The theory of linear childhood development is very nice for the authors of text books used in uni classrooms, but life isn't always so linear.

We all seem to form a very generic world view in early life. At one extreme that world view is that our caregivers can be implicitly trusted not to abandon us and our world is a highly supportive, friendly place. The other extreme is a word view that sees our caregivers as completely untrustworthy and likely to abandon us. Our world is seen as a very hostile, unfriendly place wherein we must always be on the alert, self-reliant and ready to fend off enemies. Our world view for most of us falls somewhere in between these extremes. How willing we are to trust others and how positive we see our world around us is a vicarious measure of our world view. Of course even within the individual there are variations and fluctuations in this world view on a daily basis. But the tendency is towards some mean world view in the individual IMHO.

When we approach the individuation stage of childhood development our generic world view is already in place. Our attachment style to our primary caregiver reflects this view to a large extent IMHO.

In later adult relationships we are highly likely to select a partner who is a 'template match' if one is in the offering. Our attachment to that partner, the 'full or partial template match', can well be a reflection of our attachment style to our primary caregiver as a result. Of course if we are highly cognizant of this process we can avoid 'template matches' and select partners based on sound, wise judgment in a similar way that arranged marriages were made in days of yore.

You also wrote:

"I am basically a detached person that avoids intimacy. Does that mean that the type of man who would be attracted to me would be an unhealthy one?"

I don't think this necessarily follows. But it could well be the case.

Remember that some of us tend to project 'psychological images' into others believing that this is how they really are. The 'falling out of love' process often involves the discovery that the person is not who we thought they were. Nothing is either black or white - there are only shades of grey. We humans are not simple beings!!!

February 2, 2009
4:31 am
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Marypoppins

On the 1-Feb-09 you wrote:

"My point is, there is a healthy intimacy growing with him, and I'm fighting all my urges to control it and trying not to play all the games I played in my dysfunctional relationships."

Good stuff!! This game playing is for immature, the manipulative and the uninsightful. As you obviously know, game playing of this kind leads to failed relationships if not recognized and dealt with early on in the relationship.

February 2, 2009
3:11 pm
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Tez- I am dazzled by your brillance.

After speaking to my sister and my mother in regards to this toxic man I have formed an unhealthy attachement to better known as my husband what you just described in regards to the template of my primary caregiver I made that revelation. And you confirmed it certified it, and put a stamp of approval on it.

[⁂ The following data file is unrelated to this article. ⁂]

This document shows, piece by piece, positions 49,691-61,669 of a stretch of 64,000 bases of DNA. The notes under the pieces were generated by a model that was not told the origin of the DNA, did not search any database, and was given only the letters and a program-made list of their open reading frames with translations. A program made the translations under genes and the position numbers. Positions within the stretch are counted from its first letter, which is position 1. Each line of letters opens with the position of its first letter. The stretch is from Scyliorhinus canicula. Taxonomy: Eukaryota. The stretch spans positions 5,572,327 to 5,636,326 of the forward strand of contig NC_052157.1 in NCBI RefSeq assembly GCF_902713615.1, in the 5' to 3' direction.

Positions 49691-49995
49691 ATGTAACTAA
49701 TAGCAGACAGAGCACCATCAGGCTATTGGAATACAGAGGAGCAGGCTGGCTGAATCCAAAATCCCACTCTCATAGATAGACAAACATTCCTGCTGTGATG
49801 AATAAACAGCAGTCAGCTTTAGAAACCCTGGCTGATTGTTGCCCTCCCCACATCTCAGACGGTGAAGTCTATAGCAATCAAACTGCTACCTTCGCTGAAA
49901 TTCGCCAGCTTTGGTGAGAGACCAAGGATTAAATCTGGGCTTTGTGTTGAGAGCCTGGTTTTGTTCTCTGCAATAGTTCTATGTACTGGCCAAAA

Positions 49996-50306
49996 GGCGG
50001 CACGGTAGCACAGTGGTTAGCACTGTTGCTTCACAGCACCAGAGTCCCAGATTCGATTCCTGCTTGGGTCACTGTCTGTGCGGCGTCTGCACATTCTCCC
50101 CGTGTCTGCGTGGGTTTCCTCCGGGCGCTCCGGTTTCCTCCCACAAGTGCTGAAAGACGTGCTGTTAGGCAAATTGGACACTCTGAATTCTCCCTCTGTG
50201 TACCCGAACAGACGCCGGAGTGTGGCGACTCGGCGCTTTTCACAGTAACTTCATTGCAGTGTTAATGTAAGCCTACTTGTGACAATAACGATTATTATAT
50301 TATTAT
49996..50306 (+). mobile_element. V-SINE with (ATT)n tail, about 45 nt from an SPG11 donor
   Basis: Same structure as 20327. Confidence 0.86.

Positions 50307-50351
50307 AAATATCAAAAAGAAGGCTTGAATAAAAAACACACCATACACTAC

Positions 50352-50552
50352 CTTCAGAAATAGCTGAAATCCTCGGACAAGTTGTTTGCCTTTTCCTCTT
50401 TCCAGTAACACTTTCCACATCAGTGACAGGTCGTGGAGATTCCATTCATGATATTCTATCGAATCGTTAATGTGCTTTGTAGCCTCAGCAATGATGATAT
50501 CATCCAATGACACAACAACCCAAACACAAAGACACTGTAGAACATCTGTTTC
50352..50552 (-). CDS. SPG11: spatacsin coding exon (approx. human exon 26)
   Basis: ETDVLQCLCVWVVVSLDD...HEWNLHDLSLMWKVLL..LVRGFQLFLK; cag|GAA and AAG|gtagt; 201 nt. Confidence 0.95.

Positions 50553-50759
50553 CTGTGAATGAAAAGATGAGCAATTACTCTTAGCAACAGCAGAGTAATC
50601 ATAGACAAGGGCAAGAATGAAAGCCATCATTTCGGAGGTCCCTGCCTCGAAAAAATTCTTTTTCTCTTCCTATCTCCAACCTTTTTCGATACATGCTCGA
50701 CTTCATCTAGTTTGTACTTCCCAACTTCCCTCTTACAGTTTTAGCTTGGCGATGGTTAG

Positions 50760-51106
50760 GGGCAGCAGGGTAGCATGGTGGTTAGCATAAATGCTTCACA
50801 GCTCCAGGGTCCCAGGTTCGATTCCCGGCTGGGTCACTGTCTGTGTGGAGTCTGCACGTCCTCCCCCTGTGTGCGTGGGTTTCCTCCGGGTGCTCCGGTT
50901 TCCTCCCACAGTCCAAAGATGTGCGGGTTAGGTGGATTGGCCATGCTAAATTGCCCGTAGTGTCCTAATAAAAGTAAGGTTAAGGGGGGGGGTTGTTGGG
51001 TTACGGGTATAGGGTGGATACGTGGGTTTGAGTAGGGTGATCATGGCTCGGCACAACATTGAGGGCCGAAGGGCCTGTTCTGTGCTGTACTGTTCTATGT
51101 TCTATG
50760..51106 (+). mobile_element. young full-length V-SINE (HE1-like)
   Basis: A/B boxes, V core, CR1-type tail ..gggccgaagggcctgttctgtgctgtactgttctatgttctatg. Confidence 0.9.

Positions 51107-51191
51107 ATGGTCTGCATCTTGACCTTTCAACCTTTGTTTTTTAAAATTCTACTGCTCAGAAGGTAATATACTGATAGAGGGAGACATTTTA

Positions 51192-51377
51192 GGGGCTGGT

Now that I have become autonomous, detached and live my life as I see fit and do not desire to attract or be attached to another. Guess what? Without any effort on my part I have had no problems attracting people into my life and they dont disappear just cause I tell them I am not available.

The reason why I wonder if they are healthy is because why would someone want a person like me who is the way I described?

Another observation, is these people that some of these people entering into my life remind me of how I used to be and it is such a TURN OFF.

February 2, 2009
5:33 pm
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Destinystar

On the 2-Feb-09 you wrote:

"Another observation, is these people that some of these people entering into my life remind me of how I used to be and it is such a TURN OFF."

While I think that it is good to go to therapy and to think deeply about things, on another level we need to be careful not to miss out on our life by dwelling in either the past or the future. The key word here is 'dwelling'. The other extreme is disregarding the past or the future entirely. I think that it is good to be present to the 'here and now' in order to taste life to its fullest. This seems to me to require a certain presence to the 'here and now' whilst at the same time referencing the past gently and at the same time holding equinaminous expectations of the future, neither of which is obsessive or extreme in nature. For me it is all about gently seeking balance or seeking to attain the 'middle ground' between extremes. Preoccupation with self and the state of our mental health is as much a part of mental illness as any other component. Being carefree while at the same time being careful is very different to being careless. Again the middle road seems to me to be the way.